• Growth design is frequently trivialized as being a transactional flow, or a series of hacks. However, the mature customer today requires reasons to believe in the product in order to want to pay. Leading teams and design to create this human connection, the narrative is an interesting challenge to solve for.
  • Leading for Growth requires a commitment toward outcomes as opposed to output.

Successful Growth product designers are comfortable to fail gracefully, learn obsessively and launch courageously.

Q: How can we work on Growth design projects when it’s a small team, fewer resources working on the core product itself?

Chetana: Spending time and resource on product growth is feasible once the product-market fit is established. As we have mentioned in our talk A Primer on Growth Design, prioritize the work required to build the product as being different from the work required to grow the product — particularly for small teams ramping up on their Growth strategies. So, if there are 2–3 key hypotheses your team wants to test for, a small cross-functional team could run these tests. Growth design is about constraints and focus. Depending on the maturity of the product, prioritize a few key tests, and create design variables. Tap into the Growth Designers community as a sounding board and for any coaching support!

Q: How do you think about hiring for growth designers? In writing a job description for hiring Growth designers, do you position it and look for designers with Growth experience or look for strong Product Designers?

Chetana: At its core, I believe designers for Growth problem solving are strong Product UX designers and are evaluated for all those fundamental design problem-solving skills, their knowledge, and craftsmanship. In addition to that, I look for an aptitude toward Growth. Aptitude can include a few of the following traits:

  • Someone who is systematic in their approach to problem-solving.
  • Someone who is not afraid to ask questions
  • Someone who expects failure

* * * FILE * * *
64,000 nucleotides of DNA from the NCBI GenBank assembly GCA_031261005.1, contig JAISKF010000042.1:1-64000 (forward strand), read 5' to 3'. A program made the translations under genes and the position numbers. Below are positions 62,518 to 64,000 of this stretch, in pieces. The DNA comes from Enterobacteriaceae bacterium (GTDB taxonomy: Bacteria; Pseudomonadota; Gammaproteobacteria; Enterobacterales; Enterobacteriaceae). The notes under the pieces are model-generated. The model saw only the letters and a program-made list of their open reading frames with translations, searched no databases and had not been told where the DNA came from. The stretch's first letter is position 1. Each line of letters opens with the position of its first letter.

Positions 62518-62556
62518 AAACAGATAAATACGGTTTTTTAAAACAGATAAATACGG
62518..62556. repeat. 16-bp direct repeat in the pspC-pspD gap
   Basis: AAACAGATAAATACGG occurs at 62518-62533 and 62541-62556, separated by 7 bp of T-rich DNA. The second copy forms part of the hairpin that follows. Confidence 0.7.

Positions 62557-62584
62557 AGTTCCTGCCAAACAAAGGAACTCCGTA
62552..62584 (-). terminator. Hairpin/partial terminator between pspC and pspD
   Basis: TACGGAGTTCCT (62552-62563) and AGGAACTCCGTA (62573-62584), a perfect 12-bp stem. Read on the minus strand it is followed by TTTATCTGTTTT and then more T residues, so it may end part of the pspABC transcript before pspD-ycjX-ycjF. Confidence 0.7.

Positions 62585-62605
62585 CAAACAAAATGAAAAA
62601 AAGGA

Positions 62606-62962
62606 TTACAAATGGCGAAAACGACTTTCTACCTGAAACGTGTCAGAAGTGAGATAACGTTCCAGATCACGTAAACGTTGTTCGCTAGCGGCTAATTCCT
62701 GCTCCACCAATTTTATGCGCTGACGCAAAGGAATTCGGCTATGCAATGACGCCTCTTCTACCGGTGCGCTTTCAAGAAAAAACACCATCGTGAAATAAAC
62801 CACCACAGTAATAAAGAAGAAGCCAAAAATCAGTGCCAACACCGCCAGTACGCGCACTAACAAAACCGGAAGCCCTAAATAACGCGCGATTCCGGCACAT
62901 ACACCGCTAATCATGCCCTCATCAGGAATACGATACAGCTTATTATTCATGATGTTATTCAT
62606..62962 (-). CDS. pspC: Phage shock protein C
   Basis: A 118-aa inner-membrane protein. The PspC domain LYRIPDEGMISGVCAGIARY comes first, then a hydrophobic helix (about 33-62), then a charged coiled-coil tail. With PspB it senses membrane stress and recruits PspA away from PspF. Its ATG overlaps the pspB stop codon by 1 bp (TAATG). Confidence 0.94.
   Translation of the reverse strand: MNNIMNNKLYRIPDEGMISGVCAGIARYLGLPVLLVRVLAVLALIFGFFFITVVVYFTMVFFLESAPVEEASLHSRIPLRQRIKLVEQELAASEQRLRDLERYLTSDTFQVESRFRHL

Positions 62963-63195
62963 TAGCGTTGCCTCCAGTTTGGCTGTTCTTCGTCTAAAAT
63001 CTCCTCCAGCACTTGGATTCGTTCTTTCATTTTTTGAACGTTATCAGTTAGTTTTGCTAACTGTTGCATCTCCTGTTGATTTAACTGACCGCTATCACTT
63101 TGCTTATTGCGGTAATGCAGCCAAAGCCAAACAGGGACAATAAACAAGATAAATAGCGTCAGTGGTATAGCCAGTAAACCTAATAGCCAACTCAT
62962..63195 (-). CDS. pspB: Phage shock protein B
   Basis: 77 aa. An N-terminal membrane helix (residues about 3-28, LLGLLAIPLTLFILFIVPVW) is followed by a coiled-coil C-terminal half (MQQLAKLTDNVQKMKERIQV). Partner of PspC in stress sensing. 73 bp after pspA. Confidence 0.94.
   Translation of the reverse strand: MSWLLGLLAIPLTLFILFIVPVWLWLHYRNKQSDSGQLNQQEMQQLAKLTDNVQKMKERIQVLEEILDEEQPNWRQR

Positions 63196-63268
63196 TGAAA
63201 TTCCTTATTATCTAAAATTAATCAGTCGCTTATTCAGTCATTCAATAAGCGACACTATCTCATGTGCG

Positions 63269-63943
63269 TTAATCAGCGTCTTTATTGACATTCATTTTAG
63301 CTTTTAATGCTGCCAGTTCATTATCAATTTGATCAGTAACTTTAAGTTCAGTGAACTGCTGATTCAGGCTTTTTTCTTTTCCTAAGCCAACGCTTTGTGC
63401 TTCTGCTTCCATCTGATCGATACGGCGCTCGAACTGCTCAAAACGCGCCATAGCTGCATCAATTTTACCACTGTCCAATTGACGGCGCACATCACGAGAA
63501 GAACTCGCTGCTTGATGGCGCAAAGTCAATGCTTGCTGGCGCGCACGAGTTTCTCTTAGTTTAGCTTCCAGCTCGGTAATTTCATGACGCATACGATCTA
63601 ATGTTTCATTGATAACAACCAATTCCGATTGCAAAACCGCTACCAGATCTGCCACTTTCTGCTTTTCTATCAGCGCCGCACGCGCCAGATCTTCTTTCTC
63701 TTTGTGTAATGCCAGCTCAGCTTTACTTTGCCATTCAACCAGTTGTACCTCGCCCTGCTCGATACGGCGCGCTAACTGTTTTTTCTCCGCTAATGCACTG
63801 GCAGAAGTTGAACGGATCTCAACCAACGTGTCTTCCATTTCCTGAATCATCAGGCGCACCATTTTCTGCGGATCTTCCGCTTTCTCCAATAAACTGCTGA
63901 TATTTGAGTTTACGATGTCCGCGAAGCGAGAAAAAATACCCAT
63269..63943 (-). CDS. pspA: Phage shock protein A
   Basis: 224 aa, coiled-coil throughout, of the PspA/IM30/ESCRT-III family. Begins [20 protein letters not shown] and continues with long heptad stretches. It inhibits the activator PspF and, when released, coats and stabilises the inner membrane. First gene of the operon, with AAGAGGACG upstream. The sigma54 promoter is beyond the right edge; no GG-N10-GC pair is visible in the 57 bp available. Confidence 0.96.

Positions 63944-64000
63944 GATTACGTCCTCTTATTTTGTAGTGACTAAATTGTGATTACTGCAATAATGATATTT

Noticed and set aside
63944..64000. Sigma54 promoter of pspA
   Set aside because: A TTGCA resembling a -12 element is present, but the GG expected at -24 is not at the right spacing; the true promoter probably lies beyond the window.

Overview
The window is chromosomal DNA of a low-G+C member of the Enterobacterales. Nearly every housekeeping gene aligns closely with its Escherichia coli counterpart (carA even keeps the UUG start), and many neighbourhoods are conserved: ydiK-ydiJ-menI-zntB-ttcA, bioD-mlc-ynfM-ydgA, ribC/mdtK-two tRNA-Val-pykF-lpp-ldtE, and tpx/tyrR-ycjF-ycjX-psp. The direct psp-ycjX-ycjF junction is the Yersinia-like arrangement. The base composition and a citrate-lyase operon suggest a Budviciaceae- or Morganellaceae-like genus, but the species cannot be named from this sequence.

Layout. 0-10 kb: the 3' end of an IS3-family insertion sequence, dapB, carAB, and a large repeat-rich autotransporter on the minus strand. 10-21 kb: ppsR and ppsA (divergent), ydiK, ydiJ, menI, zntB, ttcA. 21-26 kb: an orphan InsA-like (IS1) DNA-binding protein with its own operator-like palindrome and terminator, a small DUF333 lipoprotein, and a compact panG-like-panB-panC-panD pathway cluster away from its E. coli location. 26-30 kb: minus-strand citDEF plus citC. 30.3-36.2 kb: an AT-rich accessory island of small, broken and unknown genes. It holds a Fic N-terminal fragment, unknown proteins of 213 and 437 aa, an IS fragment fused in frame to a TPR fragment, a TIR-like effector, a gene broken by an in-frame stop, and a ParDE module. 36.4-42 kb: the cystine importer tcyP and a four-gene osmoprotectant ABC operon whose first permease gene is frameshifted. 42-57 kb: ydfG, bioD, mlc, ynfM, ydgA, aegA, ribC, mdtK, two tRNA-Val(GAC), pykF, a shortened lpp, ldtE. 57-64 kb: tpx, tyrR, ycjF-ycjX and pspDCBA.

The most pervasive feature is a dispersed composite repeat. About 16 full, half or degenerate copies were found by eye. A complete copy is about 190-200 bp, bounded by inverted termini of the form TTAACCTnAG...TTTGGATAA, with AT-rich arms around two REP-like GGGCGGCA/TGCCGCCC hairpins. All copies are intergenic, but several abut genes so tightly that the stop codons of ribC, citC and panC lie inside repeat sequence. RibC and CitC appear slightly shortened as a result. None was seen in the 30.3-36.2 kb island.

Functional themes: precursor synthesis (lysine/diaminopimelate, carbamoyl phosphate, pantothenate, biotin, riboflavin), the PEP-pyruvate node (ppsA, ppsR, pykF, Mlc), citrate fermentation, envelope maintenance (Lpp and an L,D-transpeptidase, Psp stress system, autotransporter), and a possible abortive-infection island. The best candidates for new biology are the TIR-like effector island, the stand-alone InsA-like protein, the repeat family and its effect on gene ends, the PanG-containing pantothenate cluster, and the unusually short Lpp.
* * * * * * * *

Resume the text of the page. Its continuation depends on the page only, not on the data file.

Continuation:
• Someone who can trust the design process
  • Someone who will not shy away from cross-collaboration across the org
  • Someone who has the maturity to focus on outcome as opposed to output

Designers interested in growth tend to come from experiences outside of design or growth, like science, math, or entrepreneurship.

Not sure how to frame a role focused on designing for Growth? AB test your job title and description!

In my recent hiring experiences, I have re-written the job description to remove any bells and whistles around the role and pitched for those interested in solving Growth design problems to apply. A few domains I have looked into for sourcing candidates in partnership with my recruiting teams are fintech, enterprise, SaaS as starting points, and not limited to. Titles for such job descriptions are still evolving as the industry is beginning to go beyond Growth as being trendy. I have AB tested titles and job descriptions, and that was a successful experiment!

Q: What are the lowest hanging fruit, quick wins at a company to promote Growth design where you are a contractor? How to bring a growth mindset?

Chetana: As mentioned above, assuming there is product-market fit, evangelize, and educate around the difference between building a product and growing the product. Feel free to tap into existing community resources by hosting Growth video talks, reading a case study together with your team, or Q&A following a Growth related podcast. Consider inviting your business leaders/ PMs to share key metrics, business goals that might not be known to the design team and/ or the company at large. In your consulting time there if you are able to get the team to focus on why solving for Growth is critical and has a method to go about it, I believe that is a huge bang for the buck for them and your goal to seeding a Growth mindset.